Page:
Medical questions & health advice by board certified doctors
"Are spleen problems the reason I'm having trouble fighting infections?"
I had my spleen removed and now I find myself getting sick more often. Are these two related?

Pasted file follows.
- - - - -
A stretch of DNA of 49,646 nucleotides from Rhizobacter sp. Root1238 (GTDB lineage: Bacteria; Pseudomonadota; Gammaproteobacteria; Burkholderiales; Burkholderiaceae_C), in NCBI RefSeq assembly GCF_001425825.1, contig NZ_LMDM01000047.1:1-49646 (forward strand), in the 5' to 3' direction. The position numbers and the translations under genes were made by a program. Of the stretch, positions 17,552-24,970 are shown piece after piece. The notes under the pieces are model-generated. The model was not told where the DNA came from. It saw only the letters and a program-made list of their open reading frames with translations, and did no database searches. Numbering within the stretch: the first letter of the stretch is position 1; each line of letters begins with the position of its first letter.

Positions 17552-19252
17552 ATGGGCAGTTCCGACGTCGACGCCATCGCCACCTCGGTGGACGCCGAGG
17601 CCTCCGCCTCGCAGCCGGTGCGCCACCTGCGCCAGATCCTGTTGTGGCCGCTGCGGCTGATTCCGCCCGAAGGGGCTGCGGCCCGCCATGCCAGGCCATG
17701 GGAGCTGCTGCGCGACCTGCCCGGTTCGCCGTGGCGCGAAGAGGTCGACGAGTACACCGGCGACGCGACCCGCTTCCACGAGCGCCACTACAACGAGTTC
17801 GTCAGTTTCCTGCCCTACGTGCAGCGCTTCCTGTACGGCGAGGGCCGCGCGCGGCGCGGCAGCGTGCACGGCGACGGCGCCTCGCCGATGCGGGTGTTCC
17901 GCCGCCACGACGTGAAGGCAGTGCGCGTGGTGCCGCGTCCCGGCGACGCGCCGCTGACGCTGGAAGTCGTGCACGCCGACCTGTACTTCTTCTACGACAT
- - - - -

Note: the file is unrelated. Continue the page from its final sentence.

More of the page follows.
As you probably already know, the spleen plays an important role in fighting off infections. More specifically, it helps prevent infections in the blood. While the majority of people that have their spleen removed do fine, some experience an occasional bacterial infection that they may not have had with a spleen. In addition, there are a few types of infections that are often fatal in people without a spleen that are not always fatal in people with a spleen. One such infection is called pneumococcal bacteremia. This is an infection in the blood with the bacteria streptococcus pneumoniae. This bacteria is a common cause of pneumonia. When it gets into the blood, the spleen plays a major part in protecting the body. For this reason, people without a spleen need to have the pneumonia vaccine. There are other precautions that you should discuss with your doctor. For the most part, if you get the vaccinations that you are supposed to get, you have done what you can to prevent these infections. In terms of the infections you are currently getting, they may or may not be related to your lack of a spleen. I suggest that you schedule an appointment with your primary care physician. The two of you can discuss your vaccination record and make sure that you are doing everything you can to prevent infection.
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